Time to end the feud

UPDATED: 17:40, June 22, 2007

On the 18th, Palestinian National Authority Chairman, Mahmud Abbas, announced the dismissal of the safety committee, originally set up with the Palestinian Islamic Resistance Movement (Hamas) in order to solve the issue of the command the security forces.

Earlier Fayez, appointed by Abbas, had just established an emergency, Palestinian government, and took office on the west bank. However, Hamas accused the emergency government of being "illegal." Now, the Palestinians are controlled by Hamas in Gaza, and by Fatah on the west bank of Jordan River. Palestine's domestic crisis has had a serious impact on the Palestinian-Israeli peace process and has put a dim on future prospects.

Since the death of former Palestinian leader, Yassir Arafat, Palestine has seen unrest, chaos, and conflict. Israel's Deputy Prime Minister and Foreign Minister, Tzipi Livni, said in Luxembourg on the 18th that the change taking place in Palestine right now might indicate a "real chance" for realizing Israeli-Palestinian peace. Israel has also made a series of positive gestures, such as putting a halt on the freezing tax, giving tax refunds to Palestinians, and recognizing the emergency government. However, Palistine has witnessed a major internal split. Israel is probably having a difficult time finding a Palestinian authority to act as a representative in peace talks. Hamas is not willing to negotiate. The emergency government in Palestine has no authority to negotiate as a transitional government. Abbas himself also lacks sufficient authority.

It should be noted that Israel actually understands that a divided country like Palestine does not have the ability to carry on with peace talks. Recently, Israel wanted to resume peace talks with Syria, so as to return the Golan Heights. This is, of course, was an attempt to break up the strategic alliance between Syria and Iran. However, it also shows that Israel seems to have lost confidence in Israeli-Palestinian peace talks and is determined to seek out alternatives.

In the long term, if civil strife in Palestinian continues without end, it will greatly change the current understanding of the Palestinian-Israeli conflict. The focus of the Palestine issue may also change. For a long time, people have been more concerned about the Palestinian-Israeli conflict, and placed emphasis on Israel's responsibility and obligation. However, the latest developments are likely to turn people's attention from the Israeli-Palestinian conflict to the Palestinian internal conflict, and then place the blame on Israel for opposing Palestine. On the diplomatic front, the Palestinian issue may be marginalized on the global and regional agenda; thereby dramatically weakening the international community's enthusiasm to promote peace in this region.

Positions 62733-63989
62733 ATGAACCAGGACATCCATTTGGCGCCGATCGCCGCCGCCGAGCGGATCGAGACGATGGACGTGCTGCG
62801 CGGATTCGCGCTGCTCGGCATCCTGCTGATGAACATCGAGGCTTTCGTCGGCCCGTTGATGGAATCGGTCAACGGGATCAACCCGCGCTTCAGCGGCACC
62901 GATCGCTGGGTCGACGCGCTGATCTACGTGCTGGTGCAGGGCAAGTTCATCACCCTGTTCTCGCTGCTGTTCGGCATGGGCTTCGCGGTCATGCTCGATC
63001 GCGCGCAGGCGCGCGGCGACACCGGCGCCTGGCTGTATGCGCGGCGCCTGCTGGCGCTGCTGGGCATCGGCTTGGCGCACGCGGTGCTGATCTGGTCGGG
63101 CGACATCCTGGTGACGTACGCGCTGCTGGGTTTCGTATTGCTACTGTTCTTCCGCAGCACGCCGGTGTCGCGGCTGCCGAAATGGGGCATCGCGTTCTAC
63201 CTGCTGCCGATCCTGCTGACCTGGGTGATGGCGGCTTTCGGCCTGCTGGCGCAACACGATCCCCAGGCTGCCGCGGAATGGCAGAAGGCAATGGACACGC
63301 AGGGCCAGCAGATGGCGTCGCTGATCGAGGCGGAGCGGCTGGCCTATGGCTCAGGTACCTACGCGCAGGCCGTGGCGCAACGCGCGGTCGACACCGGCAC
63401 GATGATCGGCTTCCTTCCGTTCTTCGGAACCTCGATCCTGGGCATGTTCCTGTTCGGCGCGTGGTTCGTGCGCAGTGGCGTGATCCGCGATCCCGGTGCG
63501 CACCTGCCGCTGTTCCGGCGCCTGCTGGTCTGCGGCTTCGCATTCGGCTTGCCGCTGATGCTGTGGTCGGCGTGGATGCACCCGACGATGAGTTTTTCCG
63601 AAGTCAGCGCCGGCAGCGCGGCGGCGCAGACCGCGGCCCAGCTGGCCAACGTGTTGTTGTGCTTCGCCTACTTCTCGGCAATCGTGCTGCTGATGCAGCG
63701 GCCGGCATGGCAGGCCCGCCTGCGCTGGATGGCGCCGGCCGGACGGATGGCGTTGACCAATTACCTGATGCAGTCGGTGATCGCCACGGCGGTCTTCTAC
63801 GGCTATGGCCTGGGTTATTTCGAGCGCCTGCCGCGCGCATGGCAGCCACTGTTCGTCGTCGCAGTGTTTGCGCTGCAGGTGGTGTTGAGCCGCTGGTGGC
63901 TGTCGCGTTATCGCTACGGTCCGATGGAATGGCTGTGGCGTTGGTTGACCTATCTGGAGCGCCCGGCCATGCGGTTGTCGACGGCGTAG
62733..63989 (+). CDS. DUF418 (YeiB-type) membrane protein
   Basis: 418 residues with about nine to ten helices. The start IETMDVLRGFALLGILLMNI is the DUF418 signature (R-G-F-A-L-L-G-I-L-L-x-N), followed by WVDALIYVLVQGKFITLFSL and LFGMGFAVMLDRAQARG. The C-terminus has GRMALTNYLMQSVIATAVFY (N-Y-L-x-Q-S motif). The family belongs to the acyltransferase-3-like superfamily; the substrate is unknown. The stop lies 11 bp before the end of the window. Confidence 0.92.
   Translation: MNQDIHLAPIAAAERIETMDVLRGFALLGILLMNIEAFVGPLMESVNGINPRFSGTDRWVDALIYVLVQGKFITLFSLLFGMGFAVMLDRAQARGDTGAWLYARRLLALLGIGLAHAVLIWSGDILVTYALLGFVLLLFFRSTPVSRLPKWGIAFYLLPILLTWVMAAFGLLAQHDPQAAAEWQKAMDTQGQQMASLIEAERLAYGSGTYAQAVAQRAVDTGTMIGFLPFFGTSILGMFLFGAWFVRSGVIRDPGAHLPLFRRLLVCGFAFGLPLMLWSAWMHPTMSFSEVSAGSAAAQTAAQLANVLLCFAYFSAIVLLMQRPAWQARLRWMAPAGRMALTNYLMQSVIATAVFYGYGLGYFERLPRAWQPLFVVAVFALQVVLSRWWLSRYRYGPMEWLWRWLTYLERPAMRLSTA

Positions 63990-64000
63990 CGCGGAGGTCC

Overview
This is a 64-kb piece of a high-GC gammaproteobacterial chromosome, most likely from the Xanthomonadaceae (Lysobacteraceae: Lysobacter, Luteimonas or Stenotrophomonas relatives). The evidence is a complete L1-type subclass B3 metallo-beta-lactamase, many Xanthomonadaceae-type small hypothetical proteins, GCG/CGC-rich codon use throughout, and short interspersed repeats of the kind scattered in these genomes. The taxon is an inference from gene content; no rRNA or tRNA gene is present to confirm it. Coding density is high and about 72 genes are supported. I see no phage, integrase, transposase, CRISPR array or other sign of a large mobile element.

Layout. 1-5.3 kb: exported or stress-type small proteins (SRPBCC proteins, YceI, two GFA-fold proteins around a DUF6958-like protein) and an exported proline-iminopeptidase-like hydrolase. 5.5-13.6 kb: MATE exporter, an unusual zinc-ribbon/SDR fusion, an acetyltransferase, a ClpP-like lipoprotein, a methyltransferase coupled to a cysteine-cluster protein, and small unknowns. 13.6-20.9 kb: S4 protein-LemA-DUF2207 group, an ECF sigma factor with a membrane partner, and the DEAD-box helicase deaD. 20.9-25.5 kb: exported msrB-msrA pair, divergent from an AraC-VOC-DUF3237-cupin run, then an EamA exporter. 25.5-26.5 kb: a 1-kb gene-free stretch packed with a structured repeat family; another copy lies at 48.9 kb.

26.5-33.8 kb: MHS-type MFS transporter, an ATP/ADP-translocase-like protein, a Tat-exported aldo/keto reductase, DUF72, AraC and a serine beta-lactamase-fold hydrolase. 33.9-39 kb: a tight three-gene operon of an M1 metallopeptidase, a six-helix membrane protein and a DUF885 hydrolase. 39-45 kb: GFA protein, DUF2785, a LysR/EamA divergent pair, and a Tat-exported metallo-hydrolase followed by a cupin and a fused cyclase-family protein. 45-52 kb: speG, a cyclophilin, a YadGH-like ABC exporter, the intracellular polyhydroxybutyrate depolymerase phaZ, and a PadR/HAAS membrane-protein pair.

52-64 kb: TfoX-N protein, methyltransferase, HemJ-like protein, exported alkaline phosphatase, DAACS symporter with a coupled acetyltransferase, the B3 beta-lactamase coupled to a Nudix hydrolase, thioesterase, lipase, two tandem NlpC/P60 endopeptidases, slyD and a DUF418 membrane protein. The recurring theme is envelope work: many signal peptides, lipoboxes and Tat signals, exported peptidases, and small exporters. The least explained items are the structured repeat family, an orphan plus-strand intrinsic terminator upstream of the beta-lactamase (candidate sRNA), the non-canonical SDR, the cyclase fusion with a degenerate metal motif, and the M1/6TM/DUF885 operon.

In fact, after the "9/11" incident, the main status of the Palestinian issue has changed in the Middle East. There have been a variety of new major problems and issues, such as the Iraq war and post-war civil strife, the Iranian nuclear crisis, and Lebanese sectarian conflict. These problems have significantly distracted the attention of the international community on the question of Palestine, as well as the input from diplomatic, economic, and human resources. Meanwhile, the connection between the Palestinian-Israeli issue and other issues is also weakening. In the past, the Palestinian issue has been regarded as the main issue in the region. All other regional conflicts, acts of terrorism, and extremism, were more or less associated with Palestine. Now, the Iraq issue is gradually replacing the Palestinian issue as a main cause for conflict within the region, better reflects current Middle East ethnic and religious contradictions and the complexity of the conflicts, and involves a broader range of contradictions and conflicts.

Of course, although Fatah and Hamas are engaged in an endless struggle with one another, because of their common mission to resume control of the Palestinian nation and establish an independent Palestinian state; the two still emphasize that they need to preserve the integrity of the Palestinian territories. Therefore, the door for negotiation is not completely closed. All interested Palestinian parties should learn from this and put an end to the crisis, as soon as possible, so as to achieve national unity. Only in this way can the Palestinian nation stay hopeful and restore light for the peace process in the Middle East region.

By People's Daily Online; the author is director of the Middle East study of the Chinese Institute of Contemporary International Relations

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